Explicit Grace
The Bible isn’t ashamed to talk about sex and consequences in graphic detail. Why should we be scared to do the same? For some reason God chose to tell us the truth in explicit detail. Sometimes these details show just how much God loves us, even though we are terribly fallen and corrupt.

Look at Genesis 38:

8 Then Judah said to Onan, “Sleep with your brother’s wife and fulfill your duty to her as a brother-in-law to raise up offspring for your brother.” 9 But Onan knew that the child would not be his; so whenever he slept with his brother’s wife, he spilled his semen on the ground to keep from providing offspring for his brother. 10 What he did was wicked in the LORD’s sight; so the LORD put him to death also.

Perhaps we should edit this filthy material, eh?

Oh snap! It’s from the Bible?

I’m not saying that this is a “go to” passage when teaching 6th grade Sunday school, but you might want to consider how you’re going to answer your kids’ questions about it when you’re reading through the book of Genesis as a family.

In our family Bible reading we actually encountered this passage just a few months ago, having a great discussion about how much God loves widows and orphans and doesn’t like anyone to take advantage of them. (Onan was denying Tamar an heir). The rest of the passage is pretty explicit as well. Judah sleeps with Tamar, thinking she’s a prostitute, she gets pregnant, Judah is going to have her burned to death for committing adultery (even though he did too). It has twists and turns like a Shakespearean play. Amazing story.

Funny, when you look back at the genealogies, Tamar’s line is the one from which Christ was born! What a great lesson for teenagers about how God takes the sinful pasts of mankind and uses it for good. Yes, sin has consequences. But God loves us despite of our mistakes.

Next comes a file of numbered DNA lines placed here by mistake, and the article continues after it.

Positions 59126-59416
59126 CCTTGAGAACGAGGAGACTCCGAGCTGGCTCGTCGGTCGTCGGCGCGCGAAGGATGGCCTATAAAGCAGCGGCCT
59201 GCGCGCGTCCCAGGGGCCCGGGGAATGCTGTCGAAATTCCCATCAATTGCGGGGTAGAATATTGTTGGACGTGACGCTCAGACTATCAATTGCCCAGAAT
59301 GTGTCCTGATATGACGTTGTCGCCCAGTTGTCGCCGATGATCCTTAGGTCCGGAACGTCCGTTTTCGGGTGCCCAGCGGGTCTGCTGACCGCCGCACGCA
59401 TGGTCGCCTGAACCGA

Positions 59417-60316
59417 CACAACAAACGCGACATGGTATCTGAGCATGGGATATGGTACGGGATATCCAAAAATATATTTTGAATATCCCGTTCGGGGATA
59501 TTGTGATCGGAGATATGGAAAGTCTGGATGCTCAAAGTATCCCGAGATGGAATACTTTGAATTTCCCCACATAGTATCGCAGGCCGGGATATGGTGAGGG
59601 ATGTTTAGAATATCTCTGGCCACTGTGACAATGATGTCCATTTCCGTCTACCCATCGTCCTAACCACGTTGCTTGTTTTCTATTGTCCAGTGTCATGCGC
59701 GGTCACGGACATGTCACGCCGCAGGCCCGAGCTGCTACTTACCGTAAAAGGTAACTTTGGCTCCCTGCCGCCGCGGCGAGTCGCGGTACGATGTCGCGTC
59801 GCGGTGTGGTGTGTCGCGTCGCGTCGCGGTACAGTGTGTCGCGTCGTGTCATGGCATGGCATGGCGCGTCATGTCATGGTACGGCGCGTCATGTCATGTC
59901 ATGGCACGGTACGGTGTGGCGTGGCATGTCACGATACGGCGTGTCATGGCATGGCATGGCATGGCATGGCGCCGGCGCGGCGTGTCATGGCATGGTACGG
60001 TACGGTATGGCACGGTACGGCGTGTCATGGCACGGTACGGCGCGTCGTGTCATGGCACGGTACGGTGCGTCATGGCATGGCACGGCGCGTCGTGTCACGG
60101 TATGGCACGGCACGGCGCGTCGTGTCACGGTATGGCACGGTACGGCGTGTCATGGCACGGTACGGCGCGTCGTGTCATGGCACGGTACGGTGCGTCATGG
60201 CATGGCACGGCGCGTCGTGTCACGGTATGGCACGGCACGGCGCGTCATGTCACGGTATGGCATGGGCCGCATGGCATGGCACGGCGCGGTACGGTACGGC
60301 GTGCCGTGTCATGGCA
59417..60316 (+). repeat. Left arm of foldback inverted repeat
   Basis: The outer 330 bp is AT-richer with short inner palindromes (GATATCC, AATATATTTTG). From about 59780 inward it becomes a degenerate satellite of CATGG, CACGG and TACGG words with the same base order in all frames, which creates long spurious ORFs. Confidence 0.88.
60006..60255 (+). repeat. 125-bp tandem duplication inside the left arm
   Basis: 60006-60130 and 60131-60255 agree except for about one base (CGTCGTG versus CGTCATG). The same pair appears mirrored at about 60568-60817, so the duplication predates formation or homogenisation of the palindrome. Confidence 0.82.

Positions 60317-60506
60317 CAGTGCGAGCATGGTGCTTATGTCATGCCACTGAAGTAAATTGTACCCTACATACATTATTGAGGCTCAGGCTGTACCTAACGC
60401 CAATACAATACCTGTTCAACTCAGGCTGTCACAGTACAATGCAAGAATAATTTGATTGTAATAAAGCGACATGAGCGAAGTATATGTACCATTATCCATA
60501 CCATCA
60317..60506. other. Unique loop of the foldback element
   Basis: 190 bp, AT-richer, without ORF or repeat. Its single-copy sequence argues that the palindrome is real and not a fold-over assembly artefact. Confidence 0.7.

These passages include some pretty graphic stuff. And for some reason the Bible didn’t edit the stories. We need to teach our kids about these kinds of real life consequences and God’s love for us throughout.

So don’t keep these facts to yourself. Share them in explicit detail:

  1. Sex isn’t naughty. It’s a gift from God to enjoy in marriage!
  2. Choices have consequences. Sex outside of marriage hurts us and the people around us. When we have sexual thoughts or think about sexual situations with people other than our spouse, it hurts our relationship with God and our spouse. Only His grace can bring healing.

Tomorrow we’re going to learn a 3rd fact about sex that we just can’t keep to ourselves…

* * *The-Sex-Talk

If you liked Jonathan’s candid approach to this subject, you’ll really enjoy his books, MORE THAN JUST THE TALK, and SEX MATTERS and others on Jonathan’s Recommended Books page.


Four Facts About Sex We Just Can’t Hush- FACT 1

Posted on: 02/27/12 9:42 PM | by Jonathan McKee

Yesterday I kicked off “5 Days of Sex” in my blog, and the point was simple: we need to talk with our kids about sex. Yes, even our middle school kids. Scratch that—especially our middle school kids!

In yesterday’s blog I wrote about why we need to talk to our teens and tweens about this subject. Now it’s time to talk about what to say! In other words, what good is it for me to tell you that you should talk with your kids about this, but not provide any ideas of what to actually say!